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PREVENTING CARBON MONOXIDE POISONING
• Service all heating systems and all gas-, oil- or coal-burning appliances by a technician annually.
• Install a battery-operated and electric-powered carbon monoxide detector in your home and check or replace the battery when you change the time on your clocks each spring and fall. If the detector sounds, leave your home immediately and call 911.
• Contact a doctor if you believe you have carbon monoxide poisoning.
• Do not use gas-powered devices such as a generator, grill or stove inside your home, basement or near a near a window or door. Generators should be operated more than 15 feet from the home.
• Do not run any gas-powered motor inside a closed structure, such as a garage.
Over my career, I have responded to many vehicle fires. Many times, the owner is far away and hard to locate to get information from. Other times, that is not the case. Many excited car owners struggle with trying to get items out of their car before it burns further, or is extinguished with copious amounts of water. Some have already tried to get things out of the car, and are busy coughing (and worse) on all fours when we arrive. If your vehicle is burning, be thankful you were able to get out in time and deal with the headache later.
One in every four fire department responses is to a vehicle fire. This does not include the tens of thousands of responses to vehicle crashes. Each year, these fires result in approximately 500 deaths, 3,000 injuries and more than $1 billion in property loss. Forty-five percent of persons injured in a vehicle fire were injured while attempting to control the fire.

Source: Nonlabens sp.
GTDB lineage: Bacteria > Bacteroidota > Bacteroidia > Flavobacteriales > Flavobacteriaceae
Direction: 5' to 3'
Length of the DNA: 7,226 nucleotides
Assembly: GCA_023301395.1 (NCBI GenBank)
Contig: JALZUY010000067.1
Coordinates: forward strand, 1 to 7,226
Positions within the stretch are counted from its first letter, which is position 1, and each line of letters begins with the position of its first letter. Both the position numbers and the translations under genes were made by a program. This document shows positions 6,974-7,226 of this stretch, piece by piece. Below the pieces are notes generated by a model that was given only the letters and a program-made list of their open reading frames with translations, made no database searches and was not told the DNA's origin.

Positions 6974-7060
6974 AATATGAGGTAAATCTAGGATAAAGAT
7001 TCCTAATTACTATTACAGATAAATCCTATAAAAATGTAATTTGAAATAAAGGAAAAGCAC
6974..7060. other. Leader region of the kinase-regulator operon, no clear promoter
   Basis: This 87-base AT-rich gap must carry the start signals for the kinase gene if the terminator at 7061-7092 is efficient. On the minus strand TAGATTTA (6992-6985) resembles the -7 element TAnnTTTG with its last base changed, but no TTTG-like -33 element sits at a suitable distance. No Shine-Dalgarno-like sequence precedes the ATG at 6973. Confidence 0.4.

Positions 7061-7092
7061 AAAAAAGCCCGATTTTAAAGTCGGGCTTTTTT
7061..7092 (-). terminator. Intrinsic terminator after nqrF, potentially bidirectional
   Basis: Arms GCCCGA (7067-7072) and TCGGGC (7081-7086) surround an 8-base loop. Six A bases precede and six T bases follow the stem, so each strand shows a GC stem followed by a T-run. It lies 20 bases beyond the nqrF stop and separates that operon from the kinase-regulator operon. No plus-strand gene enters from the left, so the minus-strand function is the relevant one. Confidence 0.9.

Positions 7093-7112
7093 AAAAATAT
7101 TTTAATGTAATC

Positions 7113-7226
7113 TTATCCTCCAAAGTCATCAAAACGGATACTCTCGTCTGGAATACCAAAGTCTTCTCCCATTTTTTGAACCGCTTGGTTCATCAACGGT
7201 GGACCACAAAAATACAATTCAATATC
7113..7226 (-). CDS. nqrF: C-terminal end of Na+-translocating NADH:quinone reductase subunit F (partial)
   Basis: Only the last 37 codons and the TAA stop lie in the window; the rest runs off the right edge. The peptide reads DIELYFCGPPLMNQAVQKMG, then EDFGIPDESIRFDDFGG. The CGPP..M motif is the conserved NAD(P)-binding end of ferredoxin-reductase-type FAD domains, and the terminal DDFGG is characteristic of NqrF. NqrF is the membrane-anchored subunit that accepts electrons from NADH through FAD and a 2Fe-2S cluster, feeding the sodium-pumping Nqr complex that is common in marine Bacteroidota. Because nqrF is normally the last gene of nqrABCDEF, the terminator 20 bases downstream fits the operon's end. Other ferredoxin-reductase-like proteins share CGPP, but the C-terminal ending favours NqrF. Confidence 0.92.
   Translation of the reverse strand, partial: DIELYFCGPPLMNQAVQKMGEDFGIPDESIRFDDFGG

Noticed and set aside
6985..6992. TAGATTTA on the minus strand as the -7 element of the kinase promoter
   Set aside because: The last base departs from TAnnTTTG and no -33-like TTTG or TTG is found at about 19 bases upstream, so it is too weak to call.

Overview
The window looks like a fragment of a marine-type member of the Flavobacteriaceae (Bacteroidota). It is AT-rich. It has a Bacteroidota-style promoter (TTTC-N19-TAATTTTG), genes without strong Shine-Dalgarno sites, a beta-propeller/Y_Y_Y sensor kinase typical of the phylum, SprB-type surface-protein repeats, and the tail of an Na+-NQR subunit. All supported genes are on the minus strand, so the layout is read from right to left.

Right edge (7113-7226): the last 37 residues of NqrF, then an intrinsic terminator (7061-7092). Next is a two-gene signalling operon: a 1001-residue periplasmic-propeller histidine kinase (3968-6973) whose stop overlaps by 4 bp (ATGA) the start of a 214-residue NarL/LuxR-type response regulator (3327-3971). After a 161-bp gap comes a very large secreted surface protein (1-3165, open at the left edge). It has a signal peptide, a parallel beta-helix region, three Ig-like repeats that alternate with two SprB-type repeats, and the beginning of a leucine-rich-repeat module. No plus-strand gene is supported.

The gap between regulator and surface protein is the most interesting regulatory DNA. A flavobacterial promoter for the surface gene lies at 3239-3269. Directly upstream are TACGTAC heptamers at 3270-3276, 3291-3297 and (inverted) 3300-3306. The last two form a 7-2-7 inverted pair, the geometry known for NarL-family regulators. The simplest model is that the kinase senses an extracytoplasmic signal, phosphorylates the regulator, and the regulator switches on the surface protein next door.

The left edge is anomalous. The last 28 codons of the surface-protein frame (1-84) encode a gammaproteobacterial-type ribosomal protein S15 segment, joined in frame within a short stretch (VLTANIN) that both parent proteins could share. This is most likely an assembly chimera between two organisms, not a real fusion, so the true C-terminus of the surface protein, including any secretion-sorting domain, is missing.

I have seen many people trying to open a hot hood. The increased oxygen that the open hood supplies will only intensify burning — wait for the fire department to arrive. Firefighters are protected with equipment to help them avoid injury. They also have charged hoselines to fight the fire once the hood is opened.
Vehicle fires produce high heat levels and plenty of toxic gases. The heat can be in excess of 1,000 degrees Fahrenheit, with flames that can shoot as high as 10 feet from the vehicle. The smoke will rise significantly higher than that. While all fires give off deadly gases that can impair your judgment, you need to determine a course of action if you are driving a vehicle that catches fire.
If you are driving and notice visible smoke coming from the vehicle, pull over and stop on the side of the road as soon as safely possible. Park the car, set the parking brake and turn off the ignition. If the ignition is left on, the fuel pump may continue to pump fuel from the gas tank into the engine compartment. Then, get out of the car and step well away.
Once you are out, call the fire department and give the location of the vehicle. If the fire is under the hood or in the trunk, do not attempt to open these compartments. In addition to adding fresh air for the fire, you may also meet an exploding vessel, such as a hood or hatchback strut. Bumpers can also explode, as they are held in place by enclosed vessels. Once the fire heats up the vessels, they want to expand and possibly explode.
If you were able to grab the insurance papers and personal property without risking injury, that is helpful. If you think about this after the fire is spreading, don't take the chance. Vehicle fires can flare up unexpectedly, car tires can blow, struts can explode and many other unhappy experiences can occur. Don't take a chance with a burning vehicle. Leave it to the professionals.
Tom Kiurski is training coordinator for the Livonia Fire Department.